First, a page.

Policies & Procedures
Before dropping or withdrawing from any courses it is important that the student consult the Office of Financial Aid.
A student may, under circumstances defined below, drop or withdraw from a course or withdraw from the entire program. To drop a course is to remove oneself from a course before the end of the drop period, (the second week of the semester in a regular term). When a course is officially dropped, it is not counted as hours attempted.
Students will receive a 100% refund for the first two weeks of the semester in a regular term. To remove oneself from a course after the first two weeks is considered a withdrawal in which there will be a 0% refund.
Students who withdraw from any or all of their courses during the semester must complete an official withdrawal process. Failure to do so may result in failing grades for the course work, the forfeiture of funds, or both. Further details on withdrawal are given in the Student Handbook. If circumstances develop that make withdrawal necessary, students should make immediate contact with their faculty advisor and then complete the withdrawal process in the Registrar’s Office.
Students must maintain Satisfactory Academic Progress (as defined in the current academic catalog) in order to receive financial aid. Failure to meet SAP qualifications will result in Financial Aid Warning/Probation and possibly dismissal.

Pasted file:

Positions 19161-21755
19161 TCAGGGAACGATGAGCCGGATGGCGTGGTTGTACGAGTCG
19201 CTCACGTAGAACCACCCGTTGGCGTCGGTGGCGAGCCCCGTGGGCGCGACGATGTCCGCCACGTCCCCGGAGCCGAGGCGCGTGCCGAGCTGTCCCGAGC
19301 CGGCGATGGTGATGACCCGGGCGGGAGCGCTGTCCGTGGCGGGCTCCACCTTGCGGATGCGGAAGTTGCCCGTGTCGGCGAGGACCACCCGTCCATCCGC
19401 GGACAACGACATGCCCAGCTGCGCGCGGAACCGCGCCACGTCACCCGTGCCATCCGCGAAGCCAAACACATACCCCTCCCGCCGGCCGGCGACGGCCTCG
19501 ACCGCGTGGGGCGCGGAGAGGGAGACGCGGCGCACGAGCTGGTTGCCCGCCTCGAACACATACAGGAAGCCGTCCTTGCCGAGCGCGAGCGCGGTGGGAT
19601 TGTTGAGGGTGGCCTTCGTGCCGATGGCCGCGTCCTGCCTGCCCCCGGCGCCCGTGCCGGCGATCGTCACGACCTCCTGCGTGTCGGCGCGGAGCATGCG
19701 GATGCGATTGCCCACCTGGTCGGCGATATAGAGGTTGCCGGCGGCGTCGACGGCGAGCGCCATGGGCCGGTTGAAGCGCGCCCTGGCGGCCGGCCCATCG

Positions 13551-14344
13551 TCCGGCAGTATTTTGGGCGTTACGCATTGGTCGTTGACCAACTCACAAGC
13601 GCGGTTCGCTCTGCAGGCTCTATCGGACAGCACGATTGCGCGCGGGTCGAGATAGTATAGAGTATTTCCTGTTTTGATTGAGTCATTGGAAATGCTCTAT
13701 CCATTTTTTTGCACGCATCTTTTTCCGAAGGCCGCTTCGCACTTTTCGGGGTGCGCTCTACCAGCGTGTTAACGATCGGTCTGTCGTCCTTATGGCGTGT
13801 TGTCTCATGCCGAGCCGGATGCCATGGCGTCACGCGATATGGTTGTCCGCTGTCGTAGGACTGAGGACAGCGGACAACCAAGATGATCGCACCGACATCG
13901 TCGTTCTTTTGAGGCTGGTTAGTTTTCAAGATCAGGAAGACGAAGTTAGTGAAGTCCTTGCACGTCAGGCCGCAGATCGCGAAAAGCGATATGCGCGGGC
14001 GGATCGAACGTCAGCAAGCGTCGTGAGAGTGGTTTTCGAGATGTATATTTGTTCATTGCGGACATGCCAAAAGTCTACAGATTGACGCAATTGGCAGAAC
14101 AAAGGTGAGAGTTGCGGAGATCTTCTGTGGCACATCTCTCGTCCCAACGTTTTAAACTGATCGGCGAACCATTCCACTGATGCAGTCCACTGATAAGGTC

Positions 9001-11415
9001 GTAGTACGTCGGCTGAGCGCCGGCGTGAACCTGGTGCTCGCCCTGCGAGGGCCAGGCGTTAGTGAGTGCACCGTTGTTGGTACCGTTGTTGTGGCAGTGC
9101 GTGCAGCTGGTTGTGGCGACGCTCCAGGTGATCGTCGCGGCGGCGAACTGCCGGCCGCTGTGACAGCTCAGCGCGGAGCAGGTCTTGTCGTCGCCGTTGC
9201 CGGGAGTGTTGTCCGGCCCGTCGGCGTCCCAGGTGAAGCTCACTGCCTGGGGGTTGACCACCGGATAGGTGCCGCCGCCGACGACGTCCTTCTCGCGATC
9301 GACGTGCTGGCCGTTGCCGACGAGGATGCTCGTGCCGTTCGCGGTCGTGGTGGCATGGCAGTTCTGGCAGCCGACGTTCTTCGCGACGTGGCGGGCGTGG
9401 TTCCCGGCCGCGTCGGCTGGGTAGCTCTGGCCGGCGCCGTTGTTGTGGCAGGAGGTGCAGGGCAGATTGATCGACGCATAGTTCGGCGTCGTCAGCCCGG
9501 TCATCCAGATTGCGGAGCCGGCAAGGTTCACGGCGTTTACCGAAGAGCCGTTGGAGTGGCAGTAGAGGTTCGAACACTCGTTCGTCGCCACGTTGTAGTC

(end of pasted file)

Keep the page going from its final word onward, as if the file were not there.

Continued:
Financial Aid Warning
Students not meeting SAP at the end of their first evaluation period will be placed on “financial aid warning.” Students not meeting SAP at the end of the warning period will no longer be eligible for Title IV financial aid (loans).
Financial Aid Probation
Students granted financial aid probation will receive Title IV financial aid (loans). An academic plan will be assigned by the Academic Office. Students not meeting SAP at the end of the probation period will be reviewed by the financial aid committee to determine financial aid eligibility.
A private loan is an alternative loan to the Stafford loan. It is offered through a bank or another lending institution. Federal loans have better interest rates and more flexible repayment schedules. Select the lender list below to choose a lender.